It’s easy to get caught up in an “Us versus Them” mentality when discussing Democratic and Republican dogma. But in a stunning series of Supreme Court decisions and public musings by justices, it is no longer an academic debate. Our rights are under attack.
And now American Conservatives could be setting their sites on no-fault divorce, which allows spouses to end a marriage without proving wrongdoing by either party.
Here’s what you should know:
What is the history of no-fault divorce?
For most of American history, it was very difficult to get divorced. Before the Civil War, Alabama couples looking to dissolve their marriage would need to take their case to the state legislature and obtain a two-thirds majority in both houses.
Gov. Ronald Reagan of California, himself a divorcé, signed the country’s first no-fault divorce law in 1969. Before that, spouses seeking divorce generally had to prove adultery, abandonment, or cruelty, often resorting to perjury in order to obtain a divorce.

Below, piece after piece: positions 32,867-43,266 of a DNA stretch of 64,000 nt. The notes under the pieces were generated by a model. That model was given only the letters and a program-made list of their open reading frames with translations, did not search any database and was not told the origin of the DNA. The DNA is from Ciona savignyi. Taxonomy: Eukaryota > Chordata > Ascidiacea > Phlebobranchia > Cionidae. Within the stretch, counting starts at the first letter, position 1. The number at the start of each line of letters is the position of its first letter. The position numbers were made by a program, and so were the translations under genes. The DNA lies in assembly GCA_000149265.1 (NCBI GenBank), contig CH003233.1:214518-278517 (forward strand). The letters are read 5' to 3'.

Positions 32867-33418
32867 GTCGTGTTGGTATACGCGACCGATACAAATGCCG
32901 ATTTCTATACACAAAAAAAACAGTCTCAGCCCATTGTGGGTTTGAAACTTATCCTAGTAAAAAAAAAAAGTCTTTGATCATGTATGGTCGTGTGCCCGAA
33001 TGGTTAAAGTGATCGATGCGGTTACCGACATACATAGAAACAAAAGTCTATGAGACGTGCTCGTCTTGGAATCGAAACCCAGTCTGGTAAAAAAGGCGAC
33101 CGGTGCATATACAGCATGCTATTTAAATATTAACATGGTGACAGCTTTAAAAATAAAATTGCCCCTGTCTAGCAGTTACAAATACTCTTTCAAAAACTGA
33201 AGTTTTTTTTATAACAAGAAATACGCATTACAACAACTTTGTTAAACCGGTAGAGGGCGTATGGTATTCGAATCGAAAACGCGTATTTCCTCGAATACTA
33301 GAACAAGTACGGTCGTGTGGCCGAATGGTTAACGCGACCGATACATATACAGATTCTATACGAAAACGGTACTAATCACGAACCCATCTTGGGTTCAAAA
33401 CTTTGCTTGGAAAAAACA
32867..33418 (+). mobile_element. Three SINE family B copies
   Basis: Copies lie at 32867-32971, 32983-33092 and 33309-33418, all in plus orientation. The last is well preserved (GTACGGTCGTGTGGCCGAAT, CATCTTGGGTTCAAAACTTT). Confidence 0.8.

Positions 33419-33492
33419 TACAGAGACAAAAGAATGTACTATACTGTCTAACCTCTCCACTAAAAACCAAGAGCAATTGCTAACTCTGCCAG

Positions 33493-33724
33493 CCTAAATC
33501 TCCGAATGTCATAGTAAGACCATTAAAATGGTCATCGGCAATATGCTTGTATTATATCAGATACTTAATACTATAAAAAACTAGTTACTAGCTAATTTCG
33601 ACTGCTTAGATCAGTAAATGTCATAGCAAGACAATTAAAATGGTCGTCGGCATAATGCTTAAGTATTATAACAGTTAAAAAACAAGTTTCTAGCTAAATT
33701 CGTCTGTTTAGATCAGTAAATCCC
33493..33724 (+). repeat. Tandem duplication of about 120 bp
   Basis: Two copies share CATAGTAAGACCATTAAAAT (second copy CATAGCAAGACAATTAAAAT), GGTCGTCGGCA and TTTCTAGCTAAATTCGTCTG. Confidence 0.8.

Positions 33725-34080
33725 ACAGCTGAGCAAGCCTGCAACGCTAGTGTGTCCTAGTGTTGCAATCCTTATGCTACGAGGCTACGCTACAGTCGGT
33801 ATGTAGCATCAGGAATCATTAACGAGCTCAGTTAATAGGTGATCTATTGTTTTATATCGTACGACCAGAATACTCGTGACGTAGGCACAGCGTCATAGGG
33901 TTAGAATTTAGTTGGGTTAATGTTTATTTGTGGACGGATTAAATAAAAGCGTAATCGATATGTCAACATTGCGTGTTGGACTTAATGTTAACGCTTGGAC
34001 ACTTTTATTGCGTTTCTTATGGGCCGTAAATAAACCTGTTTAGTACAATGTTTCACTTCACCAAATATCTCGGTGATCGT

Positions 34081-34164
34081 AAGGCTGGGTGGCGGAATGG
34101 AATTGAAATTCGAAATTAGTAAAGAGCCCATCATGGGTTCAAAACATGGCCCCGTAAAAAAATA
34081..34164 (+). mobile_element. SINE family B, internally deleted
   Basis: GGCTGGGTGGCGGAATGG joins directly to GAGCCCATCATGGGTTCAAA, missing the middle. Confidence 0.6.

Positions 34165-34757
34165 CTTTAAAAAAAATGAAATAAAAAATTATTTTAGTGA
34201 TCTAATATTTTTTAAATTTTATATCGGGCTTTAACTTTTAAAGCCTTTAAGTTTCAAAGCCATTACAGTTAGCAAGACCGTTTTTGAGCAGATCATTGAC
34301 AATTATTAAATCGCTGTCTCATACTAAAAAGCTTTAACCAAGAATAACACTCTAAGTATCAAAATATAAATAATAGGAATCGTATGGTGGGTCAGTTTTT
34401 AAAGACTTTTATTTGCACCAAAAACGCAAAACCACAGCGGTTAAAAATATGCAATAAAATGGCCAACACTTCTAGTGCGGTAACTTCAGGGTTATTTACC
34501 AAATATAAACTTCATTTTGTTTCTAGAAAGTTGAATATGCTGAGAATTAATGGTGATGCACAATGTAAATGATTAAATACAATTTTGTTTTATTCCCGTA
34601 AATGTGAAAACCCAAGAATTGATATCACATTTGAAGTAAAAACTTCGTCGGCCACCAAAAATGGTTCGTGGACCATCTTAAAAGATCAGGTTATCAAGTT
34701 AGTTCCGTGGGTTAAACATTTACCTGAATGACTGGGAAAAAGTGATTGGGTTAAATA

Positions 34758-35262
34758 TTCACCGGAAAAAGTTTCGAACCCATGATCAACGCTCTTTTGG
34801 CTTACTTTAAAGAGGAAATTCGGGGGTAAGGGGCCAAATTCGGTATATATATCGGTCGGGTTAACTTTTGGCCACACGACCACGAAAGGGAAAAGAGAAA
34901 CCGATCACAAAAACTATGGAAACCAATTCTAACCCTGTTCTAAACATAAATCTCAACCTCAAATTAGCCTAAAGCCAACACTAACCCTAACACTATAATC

One by one, the other states followed California’s lead, with New York becoming the last state to adopt a no-fault divorce law in 2010.
Traditionalist conservatives argue that no-fault divorce has crushed the American family. In a 2021 op-ed for The Hill, Joseph Chamie noted that married couples now make up a minority of American households and that the proportion of children born to unwed mothers has doubled since 1980.
Others claim that no-fault divorce has been a net positive, especially for women. According to the National Bureau of Economic Research, “there was a large decline” — usually around 20 percent — “in the number of women committing suicide following the introduction of unilateral divorce.” Rates of domestic violence also dropped.
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